What a difference two decades makes. In 1997, China’s gross domestic product was about 11 percent of that of the U.S. By 2017, it was up to 63 percent.
But this overstates the difference in living standards between the two countries, since prices are generally lower in China. In purchasing-power-parity terms, China’s economy became the world’s largest in about 2013.
So which country’s economy is really bigger? The truth probably lies somewhere between these two figures. If China were to abolish its capital controls and open its currency to foreign speculation, there’s a good chance the yuan would rise in value, bringing China’s GDP at market-exchange rates closer to its purchasing-power-parity numbers. In other words, the economies of China and the U.S. are now fairly evenly matched in size. But with four times the U.S. population, China has more room to grow. And China is already the world’s largest manufacturer and biggest exporter.
If it’s not already the world’s dominant economic power, China soon will be. But what does this mean? What are the implications of Chinese economic dominance, for the world and for U.S. policy?
The biggest effect will be that China becomes the leading beneficiary of what economists call agglomeration effects. Agglomeration refers to the tendency of businesses to cluster together in the same region, because one company’s workers are another’s customers. As economists Paul Krugman, Masahisa Fujita and Anthony Venables showed two decades ago, agglomeration can bring big benefits to whatever region has the densest concentration of economic activity.
Increasingly, that region is China rather than the U.S.
China is where the biggest markets are, so that’s where multinational companies want to build their factories and offices. That in turn leads to whole supply chains migrating to China, as companies try to locate near their upstream suppliers and downstream customers. This process is accelerated by another phenomenon known as clustering effects — the collection of a huge repository of manufacturing talent and know-how in Chinese cities. China’s general hostility to foreign companies will slow this process, but the gravitational pull of the world’s biggest economy will be hard to resist.
This also means that President Donald Trump will be fighting an uphill battle in his trade war against China. To push a company to move out of China, U.S. tariffs would have to be very high, since they will have to overcome not just labor-cost differences between the two countries but the pull of the Chinese market, the concentration of manufacturing know-how and the existence of stable supply chains. Many companies say they’re ready to pull out, but the reality may be very different — for example, last year Ford Motor Co. declared that it would build its next-generation car in China.
Another result of China’s new economic heft is that the web of institutions that the U.S. built to regulate the global economy after World War II will be increasingly irrelevant and toothless. The World Bank, for example, which lends money to poor countries, is already finding itself sidelined as Chinese loans pour into developing nations.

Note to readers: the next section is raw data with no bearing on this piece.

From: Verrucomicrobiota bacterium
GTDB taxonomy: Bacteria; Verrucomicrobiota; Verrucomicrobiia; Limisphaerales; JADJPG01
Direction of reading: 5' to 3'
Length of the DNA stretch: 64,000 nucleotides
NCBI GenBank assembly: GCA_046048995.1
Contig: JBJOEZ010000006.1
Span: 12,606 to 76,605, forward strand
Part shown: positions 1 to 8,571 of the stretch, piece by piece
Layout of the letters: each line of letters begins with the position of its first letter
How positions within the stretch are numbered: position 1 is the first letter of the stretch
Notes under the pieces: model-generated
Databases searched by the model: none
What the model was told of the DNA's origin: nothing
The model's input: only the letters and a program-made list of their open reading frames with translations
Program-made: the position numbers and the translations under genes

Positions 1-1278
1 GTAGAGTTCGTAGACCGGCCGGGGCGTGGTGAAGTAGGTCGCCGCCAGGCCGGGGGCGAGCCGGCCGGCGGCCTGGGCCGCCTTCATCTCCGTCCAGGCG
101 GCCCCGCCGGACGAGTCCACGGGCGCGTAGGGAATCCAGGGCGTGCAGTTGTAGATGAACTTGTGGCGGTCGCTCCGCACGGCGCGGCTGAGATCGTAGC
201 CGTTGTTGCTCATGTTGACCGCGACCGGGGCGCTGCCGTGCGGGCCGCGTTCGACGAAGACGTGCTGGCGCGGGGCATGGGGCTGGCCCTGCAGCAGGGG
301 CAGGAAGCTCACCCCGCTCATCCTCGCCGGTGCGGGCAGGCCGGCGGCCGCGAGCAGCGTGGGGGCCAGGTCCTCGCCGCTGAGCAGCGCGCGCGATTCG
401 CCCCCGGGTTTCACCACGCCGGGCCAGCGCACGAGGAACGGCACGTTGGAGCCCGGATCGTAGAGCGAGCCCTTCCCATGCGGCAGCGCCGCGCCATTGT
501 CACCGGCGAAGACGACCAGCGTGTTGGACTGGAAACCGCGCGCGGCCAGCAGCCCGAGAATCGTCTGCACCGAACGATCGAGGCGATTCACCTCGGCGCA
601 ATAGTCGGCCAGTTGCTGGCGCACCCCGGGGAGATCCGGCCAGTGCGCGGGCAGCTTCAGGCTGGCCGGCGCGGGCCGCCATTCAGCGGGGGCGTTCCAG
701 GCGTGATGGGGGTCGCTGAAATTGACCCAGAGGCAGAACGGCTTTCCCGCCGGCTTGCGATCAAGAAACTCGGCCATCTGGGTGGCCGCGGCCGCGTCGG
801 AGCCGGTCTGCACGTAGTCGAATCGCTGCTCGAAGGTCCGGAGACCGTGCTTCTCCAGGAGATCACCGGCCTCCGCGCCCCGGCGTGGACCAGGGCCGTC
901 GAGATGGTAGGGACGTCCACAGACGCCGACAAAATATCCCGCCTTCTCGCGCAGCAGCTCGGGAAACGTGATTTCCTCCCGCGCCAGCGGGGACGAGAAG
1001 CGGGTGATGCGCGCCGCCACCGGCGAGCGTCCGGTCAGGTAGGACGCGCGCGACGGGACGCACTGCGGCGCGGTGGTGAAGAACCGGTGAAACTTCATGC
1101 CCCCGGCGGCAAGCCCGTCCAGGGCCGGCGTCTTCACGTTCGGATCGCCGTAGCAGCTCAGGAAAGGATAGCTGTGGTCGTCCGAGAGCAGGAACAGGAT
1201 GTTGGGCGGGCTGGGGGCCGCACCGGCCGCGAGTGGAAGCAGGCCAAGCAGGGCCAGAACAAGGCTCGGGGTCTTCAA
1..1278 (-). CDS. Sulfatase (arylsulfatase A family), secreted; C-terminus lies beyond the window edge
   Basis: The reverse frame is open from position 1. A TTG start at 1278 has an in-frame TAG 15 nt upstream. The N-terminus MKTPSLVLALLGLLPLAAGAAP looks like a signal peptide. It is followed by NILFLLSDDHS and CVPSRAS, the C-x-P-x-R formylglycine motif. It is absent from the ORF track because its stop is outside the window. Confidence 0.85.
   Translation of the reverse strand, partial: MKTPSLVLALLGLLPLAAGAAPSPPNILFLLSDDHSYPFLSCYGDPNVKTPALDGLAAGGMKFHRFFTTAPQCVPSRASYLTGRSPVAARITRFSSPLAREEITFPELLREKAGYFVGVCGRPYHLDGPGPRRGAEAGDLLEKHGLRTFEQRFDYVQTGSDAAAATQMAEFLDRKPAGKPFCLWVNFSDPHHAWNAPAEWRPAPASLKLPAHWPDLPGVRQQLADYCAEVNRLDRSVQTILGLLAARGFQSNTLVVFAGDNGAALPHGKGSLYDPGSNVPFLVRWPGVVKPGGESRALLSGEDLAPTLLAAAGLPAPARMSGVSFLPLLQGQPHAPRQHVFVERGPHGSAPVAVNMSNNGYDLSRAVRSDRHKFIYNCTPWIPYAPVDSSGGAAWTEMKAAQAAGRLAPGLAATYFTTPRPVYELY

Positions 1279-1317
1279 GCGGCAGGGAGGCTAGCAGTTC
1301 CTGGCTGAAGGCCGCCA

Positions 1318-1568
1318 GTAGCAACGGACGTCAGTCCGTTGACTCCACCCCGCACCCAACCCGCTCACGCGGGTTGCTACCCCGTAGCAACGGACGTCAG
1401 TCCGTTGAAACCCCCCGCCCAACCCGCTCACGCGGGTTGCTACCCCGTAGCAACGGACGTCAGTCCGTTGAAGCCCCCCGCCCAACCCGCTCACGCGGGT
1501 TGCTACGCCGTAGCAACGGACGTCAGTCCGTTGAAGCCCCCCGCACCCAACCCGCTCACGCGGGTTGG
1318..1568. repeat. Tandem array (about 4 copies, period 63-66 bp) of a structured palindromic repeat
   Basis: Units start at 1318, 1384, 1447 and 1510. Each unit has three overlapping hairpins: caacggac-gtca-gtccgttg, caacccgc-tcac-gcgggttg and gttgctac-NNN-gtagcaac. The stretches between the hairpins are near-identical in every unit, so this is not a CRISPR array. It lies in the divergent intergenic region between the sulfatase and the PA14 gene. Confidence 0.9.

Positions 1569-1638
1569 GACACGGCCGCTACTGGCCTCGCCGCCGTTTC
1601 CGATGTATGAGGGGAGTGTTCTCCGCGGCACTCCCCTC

One of the most important U.S.-led economic institutions is the dollar itself. For decades, the dollar has functioned as the world’s reserve currency — nations around the world hold their foreign exchange stockpiles in dollars, many issue dollar-denominated debt and commodities such as oil are often priced in dollars. Some believe this has put strains on the U.S. economy, because the increasing demand for dollars tends to make the currency more expensive, contributing to persistent U.S. trade deficits.
If this theory is right, then as China’s economy grows, the U.S. will be less able to handle the capital inflows that are necessary to remain the world’s reserve currency. It would seem like a good idea for China to shoulder some of the burden of being the global reserve currency, just as the U.S. took over this duty from the United Kingdom a century ago. But China insists on maintaining its system of capital controls, making it hard to move money in and out of the country. That will prevent the yuan from joining or replacing the dollar in international markets. But as China further eclipses the U.S. in size, that could lead to greater instability in the international monetary system.
The final impact of China’s economic rise is geopolitical. Countries that once would cater to the U.S. in military and political matters in order to secure access to U.S. markets will now be tempted to switch their allegiance to China. This pressure will be especially acute for East Asian countries that are close to Chinese markets.
The U.S., of course, could have acted to counter or slow this process by establishing a trading bloc with other East Asian countries that excluded the Chinese. President Barack Obama tried to do exactly this with the Trans-Pacific Partnership, but Trump killed that deal as soon as he came into office.
So the fact that China is now or will soon be the world’s biggest economy matters a lot. It means the U.S. can no longer depend as much on its large markets to secure investment or geopolitical fealty. Unless China makes severe missteps in the near future — like barring foreign companies, crushing productivity with excessive government control or precipitating domestic conflict — it will enjoy many of the benefits that once flowed to its chief rival.